CHARLOTTE, NC — Charlotte-Mecklenburg Schools is pausing the rollout of clear backpacks for students after discovering a label that warns of potentially cancer-causing chemicals.
What You Need To Know
- Charlotte-Mecklenburg Schools is pausing the rollout of clear backpacks for high school students
- The backpack distribution was delayed over the discovery of a Proposition 65 warning label, which is on items that may contain cancer-causing chemicals
- CMS planned to distribute the backpacks this spring in a layered approach to enhance safety on campus
- More than two dozen guns have been found on school campuses this academic year
The school district planned to distribute thousands of clear backpacks to high schoolers this spring in response to guns on campus.
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“Students will be required to carry clear backpacks at schools as the program is launched to discourage prohibited items on campus,” the district posted in early March. CMS’ iMeck Academy was set to be the first school to implement the rollout, followed by Hopewell High School.
The backpack distribution was delayed “out of an abundance of caution” due to the discovery of a Proposition 65 warning label, CMS said Monday. The label is on items that may contain cancer-causing chemicals.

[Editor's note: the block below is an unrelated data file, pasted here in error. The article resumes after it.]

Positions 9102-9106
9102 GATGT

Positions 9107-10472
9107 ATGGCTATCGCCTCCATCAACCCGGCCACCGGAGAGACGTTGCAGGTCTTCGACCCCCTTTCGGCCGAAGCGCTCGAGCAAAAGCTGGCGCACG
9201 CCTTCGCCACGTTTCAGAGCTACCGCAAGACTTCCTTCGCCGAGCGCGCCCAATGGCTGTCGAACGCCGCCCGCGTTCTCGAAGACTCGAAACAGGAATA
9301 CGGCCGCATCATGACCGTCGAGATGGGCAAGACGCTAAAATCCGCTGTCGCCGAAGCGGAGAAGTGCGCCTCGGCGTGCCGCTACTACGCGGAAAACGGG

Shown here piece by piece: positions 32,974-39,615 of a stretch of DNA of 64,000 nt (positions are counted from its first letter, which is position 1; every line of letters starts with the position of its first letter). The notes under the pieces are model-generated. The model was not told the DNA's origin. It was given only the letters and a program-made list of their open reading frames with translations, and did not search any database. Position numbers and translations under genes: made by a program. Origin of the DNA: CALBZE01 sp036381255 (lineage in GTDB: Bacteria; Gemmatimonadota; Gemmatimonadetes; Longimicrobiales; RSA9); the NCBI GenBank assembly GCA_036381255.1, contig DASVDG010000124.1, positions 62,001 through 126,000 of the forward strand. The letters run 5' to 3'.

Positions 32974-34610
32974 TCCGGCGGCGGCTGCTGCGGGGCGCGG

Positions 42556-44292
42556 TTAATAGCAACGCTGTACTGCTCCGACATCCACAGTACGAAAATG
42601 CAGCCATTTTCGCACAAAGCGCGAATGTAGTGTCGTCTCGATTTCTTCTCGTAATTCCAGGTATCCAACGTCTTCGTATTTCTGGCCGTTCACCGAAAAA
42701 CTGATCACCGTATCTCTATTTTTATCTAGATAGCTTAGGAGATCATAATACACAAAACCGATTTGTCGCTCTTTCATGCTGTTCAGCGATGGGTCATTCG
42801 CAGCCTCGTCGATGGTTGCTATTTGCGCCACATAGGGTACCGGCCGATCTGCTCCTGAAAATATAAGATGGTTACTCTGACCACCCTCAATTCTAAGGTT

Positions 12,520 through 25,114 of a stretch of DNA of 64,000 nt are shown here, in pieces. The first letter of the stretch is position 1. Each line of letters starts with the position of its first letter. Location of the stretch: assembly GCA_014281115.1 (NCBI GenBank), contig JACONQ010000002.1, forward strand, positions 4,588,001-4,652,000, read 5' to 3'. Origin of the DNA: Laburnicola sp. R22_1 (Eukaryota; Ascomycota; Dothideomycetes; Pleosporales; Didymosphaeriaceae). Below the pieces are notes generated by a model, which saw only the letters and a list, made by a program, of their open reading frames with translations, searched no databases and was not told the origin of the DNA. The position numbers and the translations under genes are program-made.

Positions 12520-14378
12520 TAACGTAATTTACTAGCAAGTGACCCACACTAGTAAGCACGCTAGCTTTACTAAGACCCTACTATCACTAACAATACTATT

The California Office of Environmental Health Hazard Assessment says Proposition 65 requires businesses to provide warnings about significant exposures to chemicals that cause cancer, birth defects or other reproductive harm.
“In unloading clear backpacks for distribution at the two pilot schools, we discovered most backpacks contained a warning tag required by Proposition 65 for California residents. We immediately paused the rollout of this safety measure when it was revealed the majority of the inventory had the tag ,” Eve White, executive director of communications for CMS, said in an email Monday.
The school district purchased 46,000 clear backpacks, with a total cost of $441,791, the Charlotte Observer reports.
The implementation of the backpacks was part of Charlotte-Mecklenburg Schools’ approach to tackle safety on campus.
Eddie Perez, a media relations specialist for CMS, told the Observer that 25 firearms have been found on campuses this school year.
December data from CMS shows guns were recovered from at least 13 different schools throughout the district. CMS Superintendent Earnest Winston released an urgent video message in December asking for families to help stop the pattern of bringing guns to school.
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The district plans to continue training for security scanners and hire additional campus security.
In February, CMS activated the Say Something Anonymous Reporting System in middle and high schools. The system encourages students and adults to tell a trusted adult directly about a potential threat, or submit a tip anonymously via the Say Something app, at www.saysomething.net or by calling 1-844-5-SayNOW.
CMS says they are contacting the manufacturer of the backpacks and will not proceed with distribution until the matter is resolved.